Just when it looked like things in Iraq couldn't get worse, a new threat is emerging -- from Turkey. And it's creating a huge headache for U.S. policymakers.
Impatient at continued attacks against Turkey by the Kurdish guerilla group PKK (Kurdish Workers' Party), whose members are based mostly in northern Iraq, Turkey has moved troops and tanks close to the border with Iraq. Iraqi newspapers have expressed concerns that Turkey may be planning to cross the border in pursuit of the PKK guerrillas.
The PKK, which the United States has designated a terrorist organization, has conducted a low-level guerrilla war against Turkey since 1984.
Last week, a suicide bomber in Ankara, the capital, killed six people. The government said it was the work of the PKK. And a bomb in southeastern Turkey, where the PKK is most active, killed six Turkish soldiers.
Turkish Prime Minister Recep Tayyip Erdogan said this week, "We want all acts of the terrorist organization to come to an end." When asked if Turkey would invade Iraq, Erdogan said, "One does not talk about whether these kinds of operations will take place or not, it would simply be carried out."
Some of Erdogan's rhetoric may be political posturing -- he faces an election in July and needs to appear tough on terrorism. But underneath the current tension is a bigger problem -- the growing autonomy of Iraq's 4 million Kurds.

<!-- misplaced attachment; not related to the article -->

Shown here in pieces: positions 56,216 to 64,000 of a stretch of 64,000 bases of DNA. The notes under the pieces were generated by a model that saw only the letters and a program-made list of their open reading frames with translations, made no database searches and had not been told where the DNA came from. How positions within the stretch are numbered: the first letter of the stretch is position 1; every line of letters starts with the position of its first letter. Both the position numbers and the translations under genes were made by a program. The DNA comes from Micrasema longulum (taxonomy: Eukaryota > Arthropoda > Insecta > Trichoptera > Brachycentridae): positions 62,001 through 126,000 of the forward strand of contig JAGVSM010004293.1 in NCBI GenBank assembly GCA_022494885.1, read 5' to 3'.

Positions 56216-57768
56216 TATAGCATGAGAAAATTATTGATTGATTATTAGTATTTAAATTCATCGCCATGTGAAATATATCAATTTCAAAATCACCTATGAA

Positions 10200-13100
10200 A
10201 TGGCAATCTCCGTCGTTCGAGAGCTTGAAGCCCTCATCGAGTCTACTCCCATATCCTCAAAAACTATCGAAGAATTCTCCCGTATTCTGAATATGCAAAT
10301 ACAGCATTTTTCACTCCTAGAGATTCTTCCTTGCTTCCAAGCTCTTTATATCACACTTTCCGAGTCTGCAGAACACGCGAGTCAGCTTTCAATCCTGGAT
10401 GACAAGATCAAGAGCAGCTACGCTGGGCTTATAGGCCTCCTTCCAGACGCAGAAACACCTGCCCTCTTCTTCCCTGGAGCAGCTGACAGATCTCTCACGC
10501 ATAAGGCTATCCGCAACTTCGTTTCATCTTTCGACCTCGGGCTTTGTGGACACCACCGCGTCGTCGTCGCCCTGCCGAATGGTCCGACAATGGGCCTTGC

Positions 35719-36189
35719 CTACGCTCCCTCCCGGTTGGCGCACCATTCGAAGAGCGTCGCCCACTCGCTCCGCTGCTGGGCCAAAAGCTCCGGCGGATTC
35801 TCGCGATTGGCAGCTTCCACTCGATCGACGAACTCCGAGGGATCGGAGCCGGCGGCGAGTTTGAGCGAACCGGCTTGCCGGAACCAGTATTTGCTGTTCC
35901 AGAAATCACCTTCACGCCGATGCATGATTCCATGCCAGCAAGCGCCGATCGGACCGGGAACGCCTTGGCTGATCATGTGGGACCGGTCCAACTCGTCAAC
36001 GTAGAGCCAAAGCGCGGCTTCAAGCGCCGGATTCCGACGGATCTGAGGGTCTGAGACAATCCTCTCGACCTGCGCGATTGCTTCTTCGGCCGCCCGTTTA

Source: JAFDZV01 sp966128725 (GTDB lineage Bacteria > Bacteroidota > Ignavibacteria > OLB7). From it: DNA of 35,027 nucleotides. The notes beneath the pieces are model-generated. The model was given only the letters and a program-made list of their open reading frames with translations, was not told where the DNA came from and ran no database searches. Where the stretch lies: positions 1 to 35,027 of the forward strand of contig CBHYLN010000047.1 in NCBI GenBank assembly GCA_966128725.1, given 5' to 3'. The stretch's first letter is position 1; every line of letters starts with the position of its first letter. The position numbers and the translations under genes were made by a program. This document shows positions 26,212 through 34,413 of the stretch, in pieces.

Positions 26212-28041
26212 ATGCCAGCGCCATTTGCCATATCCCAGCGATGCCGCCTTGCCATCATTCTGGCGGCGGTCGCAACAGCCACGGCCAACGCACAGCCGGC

The Turkish government fears that if Iraqi Kurdistan became quasi-independent in an otherwise disintegrating Iraq, many of the 15 to 20 million ethnic Kurds in southeastern Turkey might try to annex themselves to a newly emerging Kurdish state. Kurds are also a minority in northwestern Iran and northeastern Syria.
The Kurdish regional government in Iraq has said it does not want independence -- and says it does not support the PKK. But it continues to push for a referendum due to be held by the end of 2007 to decide whether the oil-rich city of Kirkuk should become part of the Kurdish region or remain as part of the rest of Iraq. Were the Kurds to win this referendum, Turkey would see that as a move to win economic self-sufficiency and hence independence on the part of the Kurds.
The problem for the United States is that both Turkey and the Kurds are close U.S. allies. Turkey is a NATO member, and the Kurdish part of Iraq is the only peaceful area in the country and very pro-American. Border fighting between Turkey and Kurdish Iraq is the last thing the United States wants now as it struggles to pacify the rest of the country.
U.S. officials told ABC News there has been strong lobbying behind the scenes as the Turks and the Kurds try to calm tensions. This is one problem the United States doesn't need.